I was able to test the oil pressure by using a drill. John's thread showed him fabricating his own oil pump attachment out of steel. I took the lazy way out and just bought the cheapest large flathead screwdriver I could and cut off the handle.

I hooked up my oil pressure gauge and ran up the drill... and... nothing. It took a bit of cussing and head scratching to figure out that the drill had to be in reverse. :doh: I ended up getting ~45 psi. John reported higher when he did his, but since this was a cheap cordless drill and the pressure was directly related to speed, I think 45psi was just a result of that slower speed.

IMG_0918.JPG


At this point, I needed to move it off the engine stand and onto some floor jacks so I could work with the clutch and it's bell housing:

IMG_0919.JPG


First order of business was replacing the brass bushings in the bell housing. I expected this to take 15 minutes or so, and an hour or so later, they were finally in. And the difference was stunning - it's amazing how much play the old bushing had now that the new ones are in place:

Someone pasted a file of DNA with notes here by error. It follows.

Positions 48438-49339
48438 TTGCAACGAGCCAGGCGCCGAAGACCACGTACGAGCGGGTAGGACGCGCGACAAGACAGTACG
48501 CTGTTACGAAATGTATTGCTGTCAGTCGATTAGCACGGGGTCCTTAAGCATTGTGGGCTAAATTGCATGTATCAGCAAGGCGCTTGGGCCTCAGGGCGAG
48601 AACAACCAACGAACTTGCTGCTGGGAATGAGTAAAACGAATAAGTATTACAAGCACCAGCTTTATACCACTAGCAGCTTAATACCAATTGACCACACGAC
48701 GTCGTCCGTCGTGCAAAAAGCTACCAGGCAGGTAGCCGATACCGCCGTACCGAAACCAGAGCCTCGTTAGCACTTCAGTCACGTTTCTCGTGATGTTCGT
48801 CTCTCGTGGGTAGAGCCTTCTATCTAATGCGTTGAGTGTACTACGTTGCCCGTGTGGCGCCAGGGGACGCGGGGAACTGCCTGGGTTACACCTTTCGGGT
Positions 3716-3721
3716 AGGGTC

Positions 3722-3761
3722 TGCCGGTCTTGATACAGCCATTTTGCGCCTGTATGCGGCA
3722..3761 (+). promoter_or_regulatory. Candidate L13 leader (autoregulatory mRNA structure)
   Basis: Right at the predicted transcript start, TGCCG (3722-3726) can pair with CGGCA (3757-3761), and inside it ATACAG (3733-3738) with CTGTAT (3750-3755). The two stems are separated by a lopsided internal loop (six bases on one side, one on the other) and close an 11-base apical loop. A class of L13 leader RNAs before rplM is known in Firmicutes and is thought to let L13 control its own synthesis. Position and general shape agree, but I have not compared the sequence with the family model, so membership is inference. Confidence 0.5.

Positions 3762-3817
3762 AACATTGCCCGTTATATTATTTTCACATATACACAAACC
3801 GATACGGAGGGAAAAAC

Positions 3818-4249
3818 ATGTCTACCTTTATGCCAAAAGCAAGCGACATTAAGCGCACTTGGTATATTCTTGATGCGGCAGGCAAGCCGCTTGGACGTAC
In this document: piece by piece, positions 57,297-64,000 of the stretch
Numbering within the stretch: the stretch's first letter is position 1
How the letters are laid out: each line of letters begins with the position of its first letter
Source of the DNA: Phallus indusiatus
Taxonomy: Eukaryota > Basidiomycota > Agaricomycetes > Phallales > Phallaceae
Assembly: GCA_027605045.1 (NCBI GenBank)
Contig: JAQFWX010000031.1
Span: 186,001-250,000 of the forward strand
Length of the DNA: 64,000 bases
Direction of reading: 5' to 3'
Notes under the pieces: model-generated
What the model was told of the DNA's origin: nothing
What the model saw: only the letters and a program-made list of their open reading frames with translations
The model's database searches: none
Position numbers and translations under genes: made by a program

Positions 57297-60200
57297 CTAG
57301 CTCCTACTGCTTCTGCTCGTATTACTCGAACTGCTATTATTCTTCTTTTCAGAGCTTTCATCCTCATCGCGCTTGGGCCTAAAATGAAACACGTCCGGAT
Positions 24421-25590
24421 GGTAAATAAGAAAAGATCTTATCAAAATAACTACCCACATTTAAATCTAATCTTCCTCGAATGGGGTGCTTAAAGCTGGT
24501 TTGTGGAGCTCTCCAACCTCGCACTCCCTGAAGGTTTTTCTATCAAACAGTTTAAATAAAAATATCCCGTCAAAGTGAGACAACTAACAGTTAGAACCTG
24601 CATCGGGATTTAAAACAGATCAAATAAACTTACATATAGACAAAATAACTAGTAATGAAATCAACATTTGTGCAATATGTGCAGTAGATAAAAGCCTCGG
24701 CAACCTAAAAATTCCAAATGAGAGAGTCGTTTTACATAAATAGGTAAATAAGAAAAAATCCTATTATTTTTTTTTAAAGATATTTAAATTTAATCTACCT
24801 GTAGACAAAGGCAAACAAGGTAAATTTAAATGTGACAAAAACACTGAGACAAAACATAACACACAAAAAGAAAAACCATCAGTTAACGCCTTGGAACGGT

IMG_0925.JPG


Finally, it was time to re-attach the bell housing to the engine:

IMG_0926.JPG


Once that was on, then the flywheel, clutch disk, pressure plate assembly, and the new throwout bearing all went into place.

I had posted on another thread about my inability to downshift from 3 to 2. I worked with the clutch assembly for a while before re-installing it, made a bunch of measurements, and in the end, decided to leave things alone -they were close to spec, and I didn't want to screw things up worse than what they were before I started...
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Postby RiverPatrol » Fri Sep 12, 2014 3:54 pm

Great progress. Where did you locate the brass bushings?
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Postby ckhorne » Fri Sep 12, 2014 4:06 pm

I also tried adjusting the valves. I followed this thread. However, I don't really understand the instructions. I set the first cylinder to it's highest position, and adjusted valves 1,2,3,6,8,9. But the next set of instructions say to set the #6 cylinder at it's highest position and set the remaining valves. But... when #1 is at TDC, #6 is as well....

Can someone help me?
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Postby faux40 » Fri Sep 12, 2014 4:20 pm